>>> DCM(z=30.0) @ DCM(y=20.0) @ DCM(x=10.0)
DCM([[ 0.81379768, -0.44096961,  0.37852231],
     [ 0.46984631,  0.88256412,  0.01802831],
     [-0.34202014,  0.16317591,  0.92541658]])

But also a different sequence can be defined, if given as a tuple with two elements: the order of the axis to rotate about, and the value of the rotation angles (again in reverse order)

>>> DCM(euler=('zyz', [40.0, 50.0, 60.0]))
DCM([[-0.31046846, -0.74782807,  0.58682409],
     [ 0.8700019 ,  0.02520139,  0.49240388],
     [-0.38302222,  0.66341395,  0.64278761]])
>>> DCM(z=40.0) @ DCM(y=50.0) @ DCM(z=60.0)
DCM([[-0.31046846, -0.74782807,  0.58682409],
     [ 0.8700019 ,  0.02520139,  0.49240388],
     [-0.38302222,  0.66341395,  0.64278761]])

Another option is to build the rotation matrix from a quaternion:

>>> DCM(q=[1., 2., 3., 4.])
DCM([[-0.66666667,  0.13333333,  0.73333333],
     [ 0.66666667, -0.33333333,  0.66666667],
     [ 0.33333333,  0.93333333,  0.13333333]])

The quaternions are automatically normalized to make them versors and be used as rotation operators.

Finally, we can also build the rotation matrix from an axis-angle representation:

>>> DCM(axang=([1., 2., 3.], 60.0))
DCM([[-0.81295491,  0.52330834,  0.25544608],
     [ 0.03452394, -0.3945807 ,  0.91821249],
     [ 0.58130234,  0.75528436,  0.30270965]])

The axis of rotation is also normalized to be used as part of the rotation operator.

I

synonym of property inv().

Examples

>>> R = DCM(rpy=[10.0, -20.0, 30.0])
>>> R.view()
DCM([[ 0.92541658, -0.31879578, -0.20487413],
     [ 0.16317591,  0.82317294, -0.54383814],
     [ 0.34202014,  0.46984631,  0.81379768]])
>>> R.I
array([[ 0.92541658,  0.16317591,  0.34202014],
       [-0.31879578,  0.82317294,  0.46984631],
       [-0.20487413, -0.54383814,  0.81379768]])
Returns:Inverse of the DCM.
Return type:np.ndarray
adj

Synonym of property adjugate().

Returns:Adjugate of the DCM.
Return type:np.ndarray

Examples

>>> R = DCM(rpy=[10.0, -20.0, 30.0])
>>> R.view()
DCM([[ 0.92541658, -0.31879578, -0.20487413],
     [ 0.16317591,  0.82317294, -0.54383814],
     [ 0.34202014,  0.46984631,  0.81379768]])
>>> R.adj
array([[ 0.92541658,  0.16317591,  0.34202014],
       [-0.31879578,  0.82317294,  0.46984631],
       [-0.20487413, -0.54383814,  0.81379768]])
adjugate

Return the adjugate of the DCM.

The adjugate, a.k.a. classical adjoint, of a matrix \(\mathbf{A}\) is the transpose of its cofactor matrix. For orthogonal matrices, it simplifies to:

\[\mathrm{adj}(\mathbf{A}) = \mathrm{det}(\mathbf{A})\mathbf{A}^T\]
Returns:Adjugate of the DCM.
Return type:np.ndarray

Examples

>>> R = DCM(rpy=[10.0, -20.0, 30.0])
>>> R.view()
DCM([[ 0.92541658, -0.31879578, -0.20487413],
     [ 0.16317591,  0.82317294, -0.54383814],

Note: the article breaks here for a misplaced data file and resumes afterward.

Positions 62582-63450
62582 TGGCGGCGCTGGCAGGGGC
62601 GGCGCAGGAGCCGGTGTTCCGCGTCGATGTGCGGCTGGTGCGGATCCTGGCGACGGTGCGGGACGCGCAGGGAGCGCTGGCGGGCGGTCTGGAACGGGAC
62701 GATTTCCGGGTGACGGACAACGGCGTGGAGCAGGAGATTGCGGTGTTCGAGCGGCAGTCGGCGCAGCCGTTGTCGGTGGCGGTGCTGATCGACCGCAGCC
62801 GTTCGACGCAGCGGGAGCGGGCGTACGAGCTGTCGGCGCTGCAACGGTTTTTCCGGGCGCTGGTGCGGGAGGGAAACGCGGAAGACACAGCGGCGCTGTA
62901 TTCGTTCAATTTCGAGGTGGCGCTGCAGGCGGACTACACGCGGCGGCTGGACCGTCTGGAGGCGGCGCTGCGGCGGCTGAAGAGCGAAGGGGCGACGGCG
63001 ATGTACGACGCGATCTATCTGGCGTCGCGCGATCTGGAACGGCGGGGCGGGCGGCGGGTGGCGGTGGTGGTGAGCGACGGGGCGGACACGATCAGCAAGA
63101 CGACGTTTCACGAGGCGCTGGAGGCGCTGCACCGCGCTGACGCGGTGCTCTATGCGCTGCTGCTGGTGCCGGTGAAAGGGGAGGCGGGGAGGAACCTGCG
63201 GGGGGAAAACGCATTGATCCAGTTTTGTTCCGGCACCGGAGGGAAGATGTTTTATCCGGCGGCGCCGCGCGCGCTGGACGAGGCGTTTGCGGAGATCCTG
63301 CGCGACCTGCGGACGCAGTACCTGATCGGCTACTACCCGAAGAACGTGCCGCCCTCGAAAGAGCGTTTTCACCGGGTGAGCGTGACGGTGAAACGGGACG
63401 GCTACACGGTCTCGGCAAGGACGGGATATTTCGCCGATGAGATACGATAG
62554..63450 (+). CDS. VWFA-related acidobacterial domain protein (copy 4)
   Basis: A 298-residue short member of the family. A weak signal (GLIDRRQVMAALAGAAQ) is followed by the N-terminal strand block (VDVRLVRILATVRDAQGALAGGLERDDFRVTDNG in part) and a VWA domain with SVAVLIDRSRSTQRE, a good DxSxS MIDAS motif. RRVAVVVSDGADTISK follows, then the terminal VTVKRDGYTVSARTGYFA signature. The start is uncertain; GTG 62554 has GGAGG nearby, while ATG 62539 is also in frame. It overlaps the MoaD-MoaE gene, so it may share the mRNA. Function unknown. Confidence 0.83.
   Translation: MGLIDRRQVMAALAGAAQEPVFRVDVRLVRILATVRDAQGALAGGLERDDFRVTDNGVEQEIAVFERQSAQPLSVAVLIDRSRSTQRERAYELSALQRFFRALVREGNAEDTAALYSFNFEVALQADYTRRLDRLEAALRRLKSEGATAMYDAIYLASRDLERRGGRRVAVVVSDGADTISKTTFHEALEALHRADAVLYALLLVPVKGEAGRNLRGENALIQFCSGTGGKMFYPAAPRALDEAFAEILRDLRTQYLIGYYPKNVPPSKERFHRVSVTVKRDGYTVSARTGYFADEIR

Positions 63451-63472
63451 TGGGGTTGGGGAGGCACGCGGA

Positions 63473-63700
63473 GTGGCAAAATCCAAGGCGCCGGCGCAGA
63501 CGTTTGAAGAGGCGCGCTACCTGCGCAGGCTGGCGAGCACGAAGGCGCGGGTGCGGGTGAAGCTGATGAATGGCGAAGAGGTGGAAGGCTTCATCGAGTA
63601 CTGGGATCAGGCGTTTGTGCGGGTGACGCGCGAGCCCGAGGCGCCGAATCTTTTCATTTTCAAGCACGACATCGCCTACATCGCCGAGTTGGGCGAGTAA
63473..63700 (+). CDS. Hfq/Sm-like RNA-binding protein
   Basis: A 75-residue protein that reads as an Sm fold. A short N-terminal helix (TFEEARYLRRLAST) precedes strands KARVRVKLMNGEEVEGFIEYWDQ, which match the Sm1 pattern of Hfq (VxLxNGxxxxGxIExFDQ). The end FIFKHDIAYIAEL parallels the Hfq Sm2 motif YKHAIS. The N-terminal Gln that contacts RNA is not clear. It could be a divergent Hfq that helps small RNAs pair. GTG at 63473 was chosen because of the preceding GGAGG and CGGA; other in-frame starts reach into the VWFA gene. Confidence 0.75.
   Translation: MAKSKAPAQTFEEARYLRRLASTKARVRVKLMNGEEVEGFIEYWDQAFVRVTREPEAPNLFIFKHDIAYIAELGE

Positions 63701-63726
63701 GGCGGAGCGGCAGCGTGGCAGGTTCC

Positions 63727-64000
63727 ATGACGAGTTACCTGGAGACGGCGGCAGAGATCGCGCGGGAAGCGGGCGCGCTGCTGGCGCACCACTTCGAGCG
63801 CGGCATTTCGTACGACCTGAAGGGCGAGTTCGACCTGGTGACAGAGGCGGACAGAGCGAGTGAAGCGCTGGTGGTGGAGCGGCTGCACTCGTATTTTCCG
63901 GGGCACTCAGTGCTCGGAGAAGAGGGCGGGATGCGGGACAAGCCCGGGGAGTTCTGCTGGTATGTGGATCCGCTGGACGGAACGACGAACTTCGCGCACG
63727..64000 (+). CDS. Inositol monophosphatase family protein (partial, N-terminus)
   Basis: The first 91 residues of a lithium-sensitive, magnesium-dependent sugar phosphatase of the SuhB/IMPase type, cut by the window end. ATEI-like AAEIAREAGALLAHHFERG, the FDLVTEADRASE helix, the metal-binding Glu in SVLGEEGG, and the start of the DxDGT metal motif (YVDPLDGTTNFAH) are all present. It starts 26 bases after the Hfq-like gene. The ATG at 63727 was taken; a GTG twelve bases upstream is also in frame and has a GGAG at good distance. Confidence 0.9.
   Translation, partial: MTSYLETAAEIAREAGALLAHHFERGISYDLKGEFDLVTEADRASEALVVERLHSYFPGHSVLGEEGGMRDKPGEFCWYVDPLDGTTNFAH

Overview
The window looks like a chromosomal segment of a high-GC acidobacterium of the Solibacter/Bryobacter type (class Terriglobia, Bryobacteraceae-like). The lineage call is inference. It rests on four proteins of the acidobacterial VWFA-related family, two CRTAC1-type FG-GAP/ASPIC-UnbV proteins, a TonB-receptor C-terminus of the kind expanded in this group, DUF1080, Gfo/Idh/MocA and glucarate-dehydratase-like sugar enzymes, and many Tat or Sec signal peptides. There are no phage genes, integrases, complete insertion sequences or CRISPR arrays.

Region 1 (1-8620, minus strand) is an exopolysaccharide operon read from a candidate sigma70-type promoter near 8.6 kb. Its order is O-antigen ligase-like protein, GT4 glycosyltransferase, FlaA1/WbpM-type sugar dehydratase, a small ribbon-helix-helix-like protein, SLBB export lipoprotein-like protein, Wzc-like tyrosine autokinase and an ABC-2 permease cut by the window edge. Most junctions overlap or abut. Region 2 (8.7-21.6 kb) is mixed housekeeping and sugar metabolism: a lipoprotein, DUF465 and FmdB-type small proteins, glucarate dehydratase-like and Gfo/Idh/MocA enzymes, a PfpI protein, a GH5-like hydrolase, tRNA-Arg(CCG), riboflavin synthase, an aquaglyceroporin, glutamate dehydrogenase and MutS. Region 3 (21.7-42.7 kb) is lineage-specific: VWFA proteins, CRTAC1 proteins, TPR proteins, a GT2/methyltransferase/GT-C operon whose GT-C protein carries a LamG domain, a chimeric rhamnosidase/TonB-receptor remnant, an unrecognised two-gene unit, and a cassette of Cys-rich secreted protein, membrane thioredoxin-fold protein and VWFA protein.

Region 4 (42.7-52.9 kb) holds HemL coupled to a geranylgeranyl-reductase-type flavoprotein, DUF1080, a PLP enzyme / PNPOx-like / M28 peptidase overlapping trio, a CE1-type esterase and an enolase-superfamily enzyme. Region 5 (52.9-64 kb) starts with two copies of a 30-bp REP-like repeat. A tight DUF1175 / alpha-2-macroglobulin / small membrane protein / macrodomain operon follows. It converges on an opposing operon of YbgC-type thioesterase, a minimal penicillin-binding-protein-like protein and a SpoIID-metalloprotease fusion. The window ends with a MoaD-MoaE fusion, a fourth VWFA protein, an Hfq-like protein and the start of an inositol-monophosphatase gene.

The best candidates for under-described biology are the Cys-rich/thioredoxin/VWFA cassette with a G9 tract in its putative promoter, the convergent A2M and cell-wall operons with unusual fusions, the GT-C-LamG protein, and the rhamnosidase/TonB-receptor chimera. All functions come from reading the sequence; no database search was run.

[ 0.34202014,  0.46984631,  0.81379768]])
>>> R.adjugate
array([[ 0.92541658,  0.16317591,  0.34202014],
       [-0.31879578,  0.82317294,  0.46984631],
       [-0.20487413, -0.54383814,  0.81379768]])
det

Synonym of property determinant().

Returns:Determinant of the DCM.
Return type:float

Examples

>>> R = DCM(rpy=[10.0, -20.0, 30.0])
>>> R.view()
DCM([[ 0.92541658, -0.31879578, -0.20487413],
     [ 0.16317591,  0.82317294, -0.54383814],
     [ 0.34202014,  0.46984631,  0.81379768]])
>>> R.det
1.0000000000000002
determinant

Determinant of the DCM.

Given a direction cosine matrix \(\mathbf{R}\), its determinant \(|\mathbf{R}|\) is found as:

\[\begin{split}|\mathbf{R}| = \begin{vmatrix}r_{11} & r_{12} & r_{13} \\ r_{21} & r_{22} & r_{23} \\ r_{31} & r_{32} & r_{33}\end{vmatrix}= r_{11}\begin{vmatrix}r_{22} & r_{23}\\r_{32} & r_{33}\end{vmatrix} - r_{12}\begin{vmatrix}r_{21} & r_{23}\\r_{31} & r_{33}\end{vmatrix} + r_{13}\begin{vmatrix}r_{21} & r_{22}\\r_{31} & r_{32}\end{vmatrix}\end{split}\]

where the determinant of \(\mathbf{B}\in\mathbb{R}^{2\times 2}\) is:

\[\begin{split}|\mathbf{B}|=\begin{vmatrix}b_{11}&b_{12}\\b_{21}&b_{22}\end{vmatrix}=b_{11}b_{22}-b_{12}b_{21}\end{split}\]

All matrices in SO(3), to which direction cosine matrices belong, have a determinant equal to \(+1\).

Returns:Determinant of the DCM.
Return type:float

Examples

>>> R = DCM(rpy=[10.0, -20.0, 30.0])
>>> R.view()
DCM([[ 0.92541658, -0.31879578, -0.20487413],
     [ 0.16317591,  0.82317294, -0.54383814],
     [ 0.34202014,  0.46984631,  0.81379768]])
>>> R.determinant
1.0000000000000002
fro

Synonym of property frobenius().

Returns:Frobenius norm of the DCM.
Return type:float

Examples

>>> R = DCM(rpy=[10.0, -20.0, 30.0])
>>> R.view()
DCM([[ 0.92541658, -0.31879578, -0.20487413],
     [ 0.16317591,  0.82317294, -0.54383814],
     [ 0.34202014,  0.46984631,  0.81379768]])
>>> R.fro
1.7320508075688774
frobenius

Frobenius norm of the DCM.

The Frobenius norm of a matrix \(\mathbf{A}\) is defined as:

\[\|\mathbf{A}\|_F = \sqrt{\sum_{i=1}^m\sum_{j=1}^n|a_{ij}|^2}\]
Returns:Frobenius norm of the DCM.
Return type:float

Examples

>>> R = DCM(rpy=[10.0, -20.0, 30.0])
>>> R.view()
DCM([[ 0.92541658, -0.31879578, -0.20487413],
     [ 0.16317591,  0.82317294, -0.54383814],